Is A Presidential Clown Mask Funny?

images[1]Daily Prompt: Too Soon?

Can anything be funny, or are some things off limits?

Years ago comedian David Brenner commented that humor trumps everything. As much as I like Brenner’s work, he is wrong. You have to know your audience. Some things are funny, thought-provoking, and honest to some people while causing tears, anger, and embarrassment to others.

Recently I posted a story about how I handled an episode in my life when I was accused of using an ethnic epithet. My accusers were wrong. Their motive was clearly to make an issue where there was none. I referred to them as “Amos and Andy” to their faces. Amos and Andy were two black characters from a radio and TV program by the same name who were always scheming mischief.

A reader was offended. I defended myself. In one sense there was a serious side to my remark, in another sense there was a humorous side to my remark, and yet in another there was an offensive sense to my remark.

Certainly you can’t please everyone, nevertheless if someone is offended there should be some sort of acknowledgment and an apology for causing offense. (That was an apology.) Does that mean such a reference should never be used again? Certainly not. You merely acknowledge and move on. You don’t stop dancing because just one person in the room doesn’t like the way you dance.

Recently there is a big hubbub about a clown at a rodeo wearing a mask of President Obama. Some have taken offense. They fired the clown. That’s humorous in itself; who fires a clown?

Have we not heard of political cartoonists? Saturday Night Live has the highest ratings when they poke fun at the President. George Bush (the elder) invited Dana Carvey to the White House, because he liked his imitations of him. No one found them offensive.

The clown in a rodeo is the hero. He saves the lives of contestants from Brahma bulls and bucking mustangs. What is a more fitting symbol than the President to save lives?

Gilbert Gottfried loses his gig as the AFLAC duck’s voice because of a remark he thought was funny. Alec Baldwin makes offensive remarks about homosexuals in earnest that might end the career of some and life goes on for him.

I recall asking a black man why a black man can tell black jokes and black people laugh, but when a white person tells the same joke black people are offended. My answer to the question was that it is what is in the mind of the one telling the joke, it is what the audience feels he is thinking. His answer surprised me; “If you are proud of who you are no one can offend you.”

There are clearly areas that are simply not funny and inappropriate. Much depends on the context, audience, and intent. It is an area where there are no set rules, you just kind of know it when you hear it or say it. I always say people would hardly recognize me without my foot in my mouth.

Check this one out:

http://joantwarren.com/2013/07/03/making-fun/

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21 comments

  1. I recall asking a black man why a black man can tell black jokes and black people laugh, but when a white person tells the same joke black people are offended. My answer to the question was that it is what is in the mind of the one telling the joke, it is what the audience feels he is thinking. His answer surprised me; “If you are proud of who you are no one can offend you.”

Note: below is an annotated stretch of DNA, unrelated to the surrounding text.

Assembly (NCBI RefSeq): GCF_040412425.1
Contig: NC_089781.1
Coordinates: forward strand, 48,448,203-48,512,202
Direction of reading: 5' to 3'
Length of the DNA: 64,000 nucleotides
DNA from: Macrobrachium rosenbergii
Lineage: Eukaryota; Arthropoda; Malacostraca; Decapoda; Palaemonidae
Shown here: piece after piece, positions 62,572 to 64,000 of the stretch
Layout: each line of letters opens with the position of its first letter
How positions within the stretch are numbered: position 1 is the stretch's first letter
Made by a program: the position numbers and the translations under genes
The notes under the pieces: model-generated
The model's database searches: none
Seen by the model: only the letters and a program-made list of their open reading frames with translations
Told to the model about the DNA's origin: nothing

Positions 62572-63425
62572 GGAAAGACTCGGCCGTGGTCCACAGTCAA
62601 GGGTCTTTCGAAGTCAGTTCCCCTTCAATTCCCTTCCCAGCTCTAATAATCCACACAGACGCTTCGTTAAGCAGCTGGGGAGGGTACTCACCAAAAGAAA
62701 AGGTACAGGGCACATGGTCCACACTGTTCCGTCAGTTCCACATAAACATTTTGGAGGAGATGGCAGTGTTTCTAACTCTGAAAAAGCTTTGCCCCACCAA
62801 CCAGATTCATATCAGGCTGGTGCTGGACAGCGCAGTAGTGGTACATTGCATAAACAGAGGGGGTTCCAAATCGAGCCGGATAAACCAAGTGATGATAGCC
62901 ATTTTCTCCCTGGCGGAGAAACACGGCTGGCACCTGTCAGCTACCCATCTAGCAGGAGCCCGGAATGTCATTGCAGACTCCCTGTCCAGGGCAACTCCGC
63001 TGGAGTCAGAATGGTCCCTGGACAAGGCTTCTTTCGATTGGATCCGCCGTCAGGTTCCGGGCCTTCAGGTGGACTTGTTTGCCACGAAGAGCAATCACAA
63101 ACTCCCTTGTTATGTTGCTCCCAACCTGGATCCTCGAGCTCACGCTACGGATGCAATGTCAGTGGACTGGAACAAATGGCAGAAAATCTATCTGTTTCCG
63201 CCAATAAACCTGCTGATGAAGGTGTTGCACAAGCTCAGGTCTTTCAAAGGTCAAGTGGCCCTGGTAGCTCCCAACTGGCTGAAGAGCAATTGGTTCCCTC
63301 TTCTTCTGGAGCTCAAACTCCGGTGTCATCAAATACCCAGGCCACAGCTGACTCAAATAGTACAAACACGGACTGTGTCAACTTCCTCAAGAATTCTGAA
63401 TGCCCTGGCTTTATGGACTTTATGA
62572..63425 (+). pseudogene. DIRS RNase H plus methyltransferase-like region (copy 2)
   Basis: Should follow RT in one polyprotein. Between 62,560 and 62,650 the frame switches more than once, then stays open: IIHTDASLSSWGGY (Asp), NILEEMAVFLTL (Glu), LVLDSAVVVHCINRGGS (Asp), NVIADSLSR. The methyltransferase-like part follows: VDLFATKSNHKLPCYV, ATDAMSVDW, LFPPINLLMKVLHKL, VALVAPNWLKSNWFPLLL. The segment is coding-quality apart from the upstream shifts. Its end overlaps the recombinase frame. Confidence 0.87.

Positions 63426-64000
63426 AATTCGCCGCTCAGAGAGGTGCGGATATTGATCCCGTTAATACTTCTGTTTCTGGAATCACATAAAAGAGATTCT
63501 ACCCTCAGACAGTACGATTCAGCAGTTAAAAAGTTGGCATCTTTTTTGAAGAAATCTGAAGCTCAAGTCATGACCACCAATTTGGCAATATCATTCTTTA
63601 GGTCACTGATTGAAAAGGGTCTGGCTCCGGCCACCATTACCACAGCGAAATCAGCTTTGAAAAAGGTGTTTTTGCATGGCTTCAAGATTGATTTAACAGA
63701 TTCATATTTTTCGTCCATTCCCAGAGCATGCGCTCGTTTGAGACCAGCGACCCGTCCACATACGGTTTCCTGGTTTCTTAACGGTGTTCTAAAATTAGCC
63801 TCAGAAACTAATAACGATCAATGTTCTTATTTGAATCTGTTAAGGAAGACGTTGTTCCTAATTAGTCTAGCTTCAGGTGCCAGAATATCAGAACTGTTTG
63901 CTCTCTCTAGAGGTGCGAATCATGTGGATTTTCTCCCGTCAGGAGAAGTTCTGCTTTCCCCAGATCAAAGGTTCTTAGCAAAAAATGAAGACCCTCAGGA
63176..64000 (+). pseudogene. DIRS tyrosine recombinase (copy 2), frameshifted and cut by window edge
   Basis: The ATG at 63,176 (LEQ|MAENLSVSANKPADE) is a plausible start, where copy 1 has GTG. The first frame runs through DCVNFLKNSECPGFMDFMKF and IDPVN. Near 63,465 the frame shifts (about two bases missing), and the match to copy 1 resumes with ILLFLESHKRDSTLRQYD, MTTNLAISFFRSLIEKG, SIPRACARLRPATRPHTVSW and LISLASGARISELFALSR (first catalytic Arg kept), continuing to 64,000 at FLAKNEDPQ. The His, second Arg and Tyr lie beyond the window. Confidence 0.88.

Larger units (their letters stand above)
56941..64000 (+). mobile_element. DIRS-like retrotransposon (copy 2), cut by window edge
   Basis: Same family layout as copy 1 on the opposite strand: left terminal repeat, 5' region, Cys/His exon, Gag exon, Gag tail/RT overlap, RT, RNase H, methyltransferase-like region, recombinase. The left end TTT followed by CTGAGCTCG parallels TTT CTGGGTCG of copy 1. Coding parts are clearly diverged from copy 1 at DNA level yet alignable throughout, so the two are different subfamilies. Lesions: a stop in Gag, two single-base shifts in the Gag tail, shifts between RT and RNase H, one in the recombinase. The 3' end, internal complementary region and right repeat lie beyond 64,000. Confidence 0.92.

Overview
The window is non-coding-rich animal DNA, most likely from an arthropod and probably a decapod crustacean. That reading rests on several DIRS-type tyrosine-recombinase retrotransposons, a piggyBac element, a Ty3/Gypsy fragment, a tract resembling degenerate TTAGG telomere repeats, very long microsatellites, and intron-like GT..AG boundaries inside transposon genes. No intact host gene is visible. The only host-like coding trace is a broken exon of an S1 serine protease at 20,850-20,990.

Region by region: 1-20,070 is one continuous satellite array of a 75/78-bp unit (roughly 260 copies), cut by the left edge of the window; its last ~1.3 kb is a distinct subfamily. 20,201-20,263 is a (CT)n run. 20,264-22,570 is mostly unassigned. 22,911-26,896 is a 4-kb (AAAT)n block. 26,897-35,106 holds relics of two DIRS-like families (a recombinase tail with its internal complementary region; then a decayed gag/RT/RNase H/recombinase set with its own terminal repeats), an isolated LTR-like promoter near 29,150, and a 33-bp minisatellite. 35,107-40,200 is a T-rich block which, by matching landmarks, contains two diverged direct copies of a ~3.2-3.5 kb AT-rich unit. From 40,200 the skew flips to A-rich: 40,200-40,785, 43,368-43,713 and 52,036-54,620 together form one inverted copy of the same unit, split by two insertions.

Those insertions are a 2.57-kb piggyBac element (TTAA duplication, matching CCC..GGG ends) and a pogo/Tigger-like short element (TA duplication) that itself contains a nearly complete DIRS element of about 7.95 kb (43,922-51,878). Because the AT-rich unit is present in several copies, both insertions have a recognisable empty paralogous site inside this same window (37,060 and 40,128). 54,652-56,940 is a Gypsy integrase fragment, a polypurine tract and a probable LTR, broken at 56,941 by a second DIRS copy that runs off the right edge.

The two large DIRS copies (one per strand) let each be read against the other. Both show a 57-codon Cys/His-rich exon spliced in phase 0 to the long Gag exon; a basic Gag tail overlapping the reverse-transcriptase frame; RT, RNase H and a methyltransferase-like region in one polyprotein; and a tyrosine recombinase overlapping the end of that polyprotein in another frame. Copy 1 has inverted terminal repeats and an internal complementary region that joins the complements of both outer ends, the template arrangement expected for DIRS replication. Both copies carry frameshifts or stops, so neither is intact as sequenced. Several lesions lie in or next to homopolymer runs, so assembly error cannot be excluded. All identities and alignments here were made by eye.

I find this an interesting thing because I have always felt the same. I am fat, I already know that without people laughing at it and notifying me of the fact. But I think it is because of the way I feel about myself that has me balking at their remarks. If I was more confident, then nothing they could say would hurt me.
    Good article 🙂

  2. Hello Kenton:

    I read with great interest your story about how a simple, innocent and good-natured exchange between Armando and yourself exploded into something horribly unanticipated and, for me, even vicariously, quite embarrassing. Moreover, I read the ensuing dialogue between an irate blogger and yourself. I was very sad and dismayed by the increasingly ramped-up level of acrimony; it seemed to me that emotions began to dominate the situation. While I am Canadian, I’ve learned a great deal from outstanding American scholars. It was no less than Benjamin Franklin who said: “Remember not only to say the right thing in the right place, but far more difficult still, to leave unsaid the wrong thing at the tempting moment.”

    My tongue is calloused from the bites entailed in trying to live by that sage aphorism. LOL !

  3. “If you are proud of who you are no one can offend you.” But what about others at the receiving end of so-called humor which is blatantly offensive? Is the line perhaps somewhere around the universal and the very personal? Things which speak to universal experience are perceived as humorous because we can all see ourselves there (think slipping on a banana peel); but trying to make light, say, of the sudden loss of a loved one in the moments of first grief would never be OK. With time and distance, humor might emerge; but not initially. Sadly, I think much of today’s so-called ‘humor’ misses this mark. Thanks for your post, and for listening!

  4. Thank you for expounding on your prior blog on PC. I had some similar thoughts regarding humor (on my blog, post called Making Fun) — as a Severely Empathetic soul I want to be fun and funny but often end up stifling it, out of concern someone will get their feelings hurt. Some people mellow with age, I am lightening up.

Blather away, if you like.

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